Before Kenneth Gamble, Leon Huff and Thom Bell created The Sound of Philadelphia, Jerry Ross created the sound of Philadelphia. The Philly-born producer-songwriter-entrepreneur penned hits for Diana Ross and the Supremes and The Temptations and produced chart-toppers by Bobby Hebb and Shocking Blue, but only now has his remarkable legacy in pop, rock-and-roll and soul been celebrated on disc. Ace has recently issued Some Kinda Magic: The Songs of Jerry Ross, a 24-track compendium of Ross'
Summer is finally here, and Real Gone Music has a bevy of offerings due on July 29 which should make your vacation even sunnier! The label is throwing a beach party, sixties-style, with the original stereo soundtrack to How to Stuff a Wild Bikini featuring screen legends Annette Funicello and Mickey Rooney and “Louie, Louie” rockers The Kingsmen; celebrating true California royalty with an expanded edition of “Mama” Cass Elliot’s Don’t Call Me Mama Anymore (sorry, Cass!) featuring previously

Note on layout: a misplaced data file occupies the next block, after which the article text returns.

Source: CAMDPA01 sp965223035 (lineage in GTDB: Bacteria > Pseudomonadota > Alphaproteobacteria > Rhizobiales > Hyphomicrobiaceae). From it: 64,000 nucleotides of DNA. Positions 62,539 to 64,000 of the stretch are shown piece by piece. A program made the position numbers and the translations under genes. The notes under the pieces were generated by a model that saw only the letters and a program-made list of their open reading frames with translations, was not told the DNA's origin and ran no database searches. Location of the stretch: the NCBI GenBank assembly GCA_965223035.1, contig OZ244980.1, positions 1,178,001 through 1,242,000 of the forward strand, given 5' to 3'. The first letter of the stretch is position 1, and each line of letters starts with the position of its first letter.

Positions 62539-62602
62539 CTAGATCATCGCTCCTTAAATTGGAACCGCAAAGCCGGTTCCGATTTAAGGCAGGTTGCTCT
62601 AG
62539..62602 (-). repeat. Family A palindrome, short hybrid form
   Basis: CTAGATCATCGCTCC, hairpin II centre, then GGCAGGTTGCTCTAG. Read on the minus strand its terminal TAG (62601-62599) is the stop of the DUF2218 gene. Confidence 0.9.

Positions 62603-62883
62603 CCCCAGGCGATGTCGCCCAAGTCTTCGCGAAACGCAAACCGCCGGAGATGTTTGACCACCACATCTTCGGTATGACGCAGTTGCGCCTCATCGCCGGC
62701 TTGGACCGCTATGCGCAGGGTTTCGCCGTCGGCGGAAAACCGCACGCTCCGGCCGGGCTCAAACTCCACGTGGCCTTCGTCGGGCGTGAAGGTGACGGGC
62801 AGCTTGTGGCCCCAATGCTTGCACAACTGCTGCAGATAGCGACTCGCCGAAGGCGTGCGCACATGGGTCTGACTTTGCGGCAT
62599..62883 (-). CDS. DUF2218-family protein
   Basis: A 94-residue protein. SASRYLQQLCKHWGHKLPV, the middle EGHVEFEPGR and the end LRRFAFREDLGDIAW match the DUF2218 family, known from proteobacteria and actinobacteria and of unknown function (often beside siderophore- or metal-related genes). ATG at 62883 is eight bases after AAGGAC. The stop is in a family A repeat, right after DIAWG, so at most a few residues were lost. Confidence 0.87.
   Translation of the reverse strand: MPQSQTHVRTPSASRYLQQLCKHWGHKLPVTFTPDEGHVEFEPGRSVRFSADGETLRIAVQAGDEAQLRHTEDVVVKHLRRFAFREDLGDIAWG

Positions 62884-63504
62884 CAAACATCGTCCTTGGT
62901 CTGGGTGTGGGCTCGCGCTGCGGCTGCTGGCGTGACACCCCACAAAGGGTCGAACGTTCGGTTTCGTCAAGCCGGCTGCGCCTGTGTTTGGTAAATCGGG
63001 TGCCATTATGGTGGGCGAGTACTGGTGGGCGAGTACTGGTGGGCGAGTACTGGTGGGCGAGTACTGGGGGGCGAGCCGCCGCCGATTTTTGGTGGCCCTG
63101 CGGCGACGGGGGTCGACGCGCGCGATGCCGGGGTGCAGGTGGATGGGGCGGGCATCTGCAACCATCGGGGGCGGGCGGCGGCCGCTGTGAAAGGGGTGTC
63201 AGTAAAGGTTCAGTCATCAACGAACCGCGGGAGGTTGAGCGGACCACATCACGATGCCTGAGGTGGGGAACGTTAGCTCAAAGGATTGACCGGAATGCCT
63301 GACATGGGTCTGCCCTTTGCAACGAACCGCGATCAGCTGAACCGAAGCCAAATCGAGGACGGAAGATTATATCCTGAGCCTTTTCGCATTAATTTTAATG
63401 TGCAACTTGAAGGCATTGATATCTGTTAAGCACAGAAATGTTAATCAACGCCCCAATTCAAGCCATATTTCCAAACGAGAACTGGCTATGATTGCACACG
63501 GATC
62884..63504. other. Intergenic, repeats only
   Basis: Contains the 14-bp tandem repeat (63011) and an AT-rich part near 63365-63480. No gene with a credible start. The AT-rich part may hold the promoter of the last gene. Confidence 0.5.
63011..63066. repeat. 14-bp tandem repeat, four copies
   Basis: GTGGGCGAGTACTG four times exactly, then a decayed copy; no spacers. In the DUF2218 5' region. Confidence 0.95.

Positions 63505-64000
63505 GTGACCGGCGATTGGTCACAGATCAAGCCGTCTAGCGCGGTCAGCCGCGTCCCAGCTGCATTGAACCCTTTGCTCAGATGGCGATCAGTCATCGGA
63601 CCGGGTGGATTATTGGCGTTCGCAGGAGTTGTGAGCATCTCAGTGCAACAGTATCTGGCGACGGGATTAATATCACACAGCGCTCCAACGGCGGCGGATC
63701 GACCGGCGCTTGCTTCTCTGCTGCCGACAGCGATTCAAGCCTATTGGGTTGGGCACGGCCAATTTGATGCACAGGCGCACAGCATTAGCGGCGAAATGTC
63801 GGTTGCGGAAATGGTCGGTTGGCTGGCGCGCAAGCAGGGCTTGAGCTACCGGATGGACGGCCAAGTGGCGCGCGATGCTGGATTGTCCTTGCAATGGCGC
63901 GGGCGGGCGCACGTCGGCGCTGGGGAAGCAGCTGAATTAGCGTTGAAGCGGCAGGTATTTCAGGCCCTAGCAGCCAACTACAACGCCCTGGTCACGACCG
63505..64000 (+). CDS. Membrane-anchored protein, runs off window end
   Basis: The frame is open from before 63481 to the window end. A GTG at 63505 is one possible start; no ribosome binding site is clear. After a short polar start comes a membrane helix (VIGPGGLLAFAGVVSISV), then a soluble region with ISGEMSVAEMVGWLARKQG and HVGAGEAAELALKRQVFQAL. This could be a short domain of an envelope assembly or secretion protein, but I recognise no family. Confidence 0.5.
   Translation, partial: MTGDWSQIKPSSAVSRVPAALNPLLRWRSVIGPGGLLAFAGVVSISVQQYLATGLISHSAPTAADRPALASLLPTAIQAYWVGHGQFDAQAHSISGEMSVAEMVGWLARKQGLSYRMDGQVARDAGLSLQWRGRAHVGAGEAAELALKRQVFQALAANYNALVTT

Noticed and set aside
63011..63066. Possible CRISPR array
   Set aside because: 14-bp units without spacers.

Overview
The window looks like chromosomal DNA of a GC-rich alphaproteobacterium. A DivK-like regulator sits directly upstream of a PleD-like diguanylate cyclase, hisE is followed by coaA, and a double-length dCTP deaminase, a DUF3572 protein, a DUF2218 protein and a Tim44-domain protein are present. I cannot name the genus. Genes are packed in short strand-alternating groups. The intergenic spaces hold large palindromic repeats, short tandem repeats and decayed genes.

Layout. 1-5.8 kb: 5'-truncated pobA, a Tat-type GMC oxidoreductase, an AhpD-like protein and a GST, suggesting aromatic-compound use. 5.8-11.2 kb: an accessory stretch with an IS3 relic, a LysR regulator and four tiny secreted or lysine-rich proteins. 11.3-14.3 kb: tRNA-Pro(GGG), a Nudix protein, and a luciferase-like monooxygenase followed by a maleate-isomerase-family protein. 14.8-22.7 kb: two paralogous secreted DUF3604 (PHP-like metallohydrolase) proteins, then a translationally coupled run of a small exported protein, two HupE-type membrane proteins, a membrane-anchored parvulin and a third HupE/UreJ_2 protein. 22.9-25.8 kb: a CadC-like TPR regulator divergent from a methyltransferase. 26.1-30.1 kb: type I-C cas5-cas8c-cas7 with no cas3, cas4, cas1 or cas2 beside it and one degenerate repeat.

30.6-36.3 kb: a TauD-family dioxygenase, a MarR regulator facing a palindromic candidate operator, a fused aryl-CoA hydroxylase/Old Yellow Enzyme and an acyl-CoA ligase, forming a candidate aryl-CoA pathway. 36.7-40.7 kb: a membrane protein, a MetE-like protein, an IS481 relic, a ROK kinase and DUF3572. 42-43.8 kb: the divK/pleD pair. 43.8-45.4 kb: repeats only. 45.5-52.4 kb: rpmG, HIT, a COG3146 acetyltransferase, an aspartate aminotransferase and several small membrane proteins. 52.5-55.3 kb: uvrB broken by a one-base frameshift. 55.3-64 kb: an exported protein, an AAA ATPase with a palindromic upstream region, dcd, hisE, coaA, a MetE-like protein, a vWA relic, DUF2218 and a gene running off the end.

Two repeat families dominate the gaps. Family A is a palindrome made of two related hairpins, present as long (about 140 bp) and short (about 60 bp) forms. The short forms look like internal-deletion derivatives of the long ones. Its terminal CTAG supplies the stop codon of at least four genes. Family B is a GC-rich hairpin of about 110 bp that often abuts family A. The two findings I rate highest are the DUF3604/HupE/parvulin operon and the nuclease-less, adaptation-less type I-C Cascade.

If there's such a thing as a First Family of Soul, it might as well be the combined Houston/Warwick clan. Born in Newark, New Jersey in 1933, Emily "Cissy" Drinkard sang gospel with her family as part of The Drinkard Singers, which counted Cissy's sister Lee Warrick among its members. Marie Dionne Warrick was born in 1940 to Lee and her husband Mancel; Delia Mae "Dee Dee" Warrick followed in 1942. Though The Drinkard Singers remain an important part of the history of gospel music, said to